One Way to Look at It: Light vs. Fire

If you ask a Christian what their responsibility is toward the world, many would use the image of light.  Thanks to the popular children’s song, we all know we need to let it shine and not hide it under a bushel or let the devil blow it out.  Jesus used this idea to clarify for his followers their purpose, which is the same for us now.  
Be a light.
What does that mean?  Well, what does light do?  It touches everything nearby, showing the truth of what it is.  Only in darkness can anything hide; light defines and causes serves to illuminate the existing reality.  
The problem is when we attribute tasks to ourselves that have nothing to do with that task.  What does light not do?  It doesn’t cause change.  It doesn’t purify.  It doesn’t harm or benefit whatever it shines on, besides the natural consequence of being shown.  
Fire does that. Fire changes whatever it touches. Fire purifies. It does cause harm or benefit, depending on the substance. Light is the result of fire, not the other way around.  
God presents his power through fire throughout the Bible, as He led the Israelites through the wilderness as a pillar of flame.  The Bible describes God as a consuming fire when the Israelites are about to enter the Promised Land. His power over Baal is shown by the sheer force of the fire that He sent down to Elijah’s soaked altar after Baal failed to show up.  The Psalms use imagery of purification by fire.  Shadrach, Meshac and Abednego are unharmed by an extremely hot fire thanks to a holy presence.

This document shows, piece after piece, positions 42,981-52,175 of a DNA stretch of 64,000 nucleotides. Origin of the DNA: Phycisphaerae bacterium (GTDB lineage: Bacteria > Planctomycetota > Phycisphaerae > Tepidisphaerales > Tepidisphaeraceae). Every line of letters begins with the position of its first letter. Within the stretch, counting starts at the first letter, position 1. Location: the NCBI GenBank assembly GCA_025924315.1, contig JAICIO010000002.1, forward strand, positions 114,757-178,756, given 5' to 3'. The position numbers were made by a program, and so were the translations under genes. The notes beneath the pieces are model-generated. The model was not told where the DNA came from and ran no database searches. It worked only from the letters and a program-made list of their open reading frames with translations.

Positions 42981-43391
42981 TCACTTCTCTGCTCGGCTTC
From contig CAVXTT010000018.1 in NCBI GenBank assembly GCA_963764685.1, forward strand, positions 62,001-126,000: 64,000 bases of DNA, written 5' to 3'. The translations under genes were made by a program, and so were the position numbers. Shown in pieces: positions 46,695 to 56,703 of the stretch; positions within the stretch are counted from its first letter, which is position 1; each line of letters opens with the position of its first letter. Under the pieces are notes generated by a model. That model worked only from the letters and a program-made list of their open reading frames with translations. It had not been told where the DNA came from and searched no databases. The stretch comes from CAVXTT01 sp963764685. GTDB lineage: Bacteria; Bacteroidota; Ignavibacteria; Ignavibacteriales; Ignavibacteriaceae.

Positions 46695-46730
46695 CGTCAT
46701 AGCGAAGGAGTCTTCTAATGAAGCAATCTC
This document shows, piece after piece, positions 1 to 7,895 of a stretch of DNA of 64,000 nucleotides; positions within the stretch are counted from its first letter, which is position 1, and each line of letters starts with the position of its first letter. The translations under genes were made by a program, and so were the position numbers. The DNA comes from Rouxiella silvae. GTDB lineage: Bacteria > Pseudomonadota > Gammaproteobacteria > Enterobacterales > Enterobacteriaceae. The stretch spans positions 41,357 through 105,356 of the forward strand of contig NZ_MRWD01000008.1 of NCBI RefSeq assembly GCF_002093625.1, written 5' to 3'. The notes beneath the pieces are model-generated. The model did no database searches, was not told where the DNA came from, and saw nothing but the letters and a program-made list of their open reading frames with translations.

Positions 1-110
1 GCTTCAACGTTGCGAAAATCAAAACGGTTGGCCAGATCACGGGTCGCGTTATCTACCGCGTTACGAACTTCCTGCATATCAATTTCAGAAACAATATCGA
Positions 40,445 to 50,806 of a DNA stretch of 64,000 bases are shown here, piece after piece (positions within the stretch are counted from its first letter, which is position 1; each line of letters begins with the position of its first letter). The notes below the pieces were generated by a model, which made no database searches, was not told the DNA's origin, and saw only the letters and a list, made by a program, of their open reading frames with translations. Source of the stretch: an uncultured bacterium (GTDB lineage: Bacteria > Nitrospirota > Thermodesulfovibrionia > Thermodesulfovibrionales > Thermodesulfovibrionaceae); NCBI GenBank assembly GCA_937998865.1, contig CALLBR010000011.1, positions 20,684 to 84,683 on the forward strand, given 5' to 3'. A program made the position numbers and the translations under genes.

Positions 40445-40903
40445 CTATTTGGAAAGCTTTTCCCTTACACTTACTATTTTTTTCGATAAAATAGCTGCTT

Being fire is God’s sphere.  Being light is ours, and even in that, we do best when we remember that we reflect Jesus and have nothing to show without Him. 
And yet it is easy to spend our effort and attention on trying to do God’s job.  I get it.  It’s natural that we would want things to be better, more in line with His kingdom. But He gave us our part to play and we would do well to trust Him with the rest.

Instead, speaking the truth in love, we will grow to become in every respect the mature body of Him who is the head, that is, Christ.
— Paul, Ephesians 4:15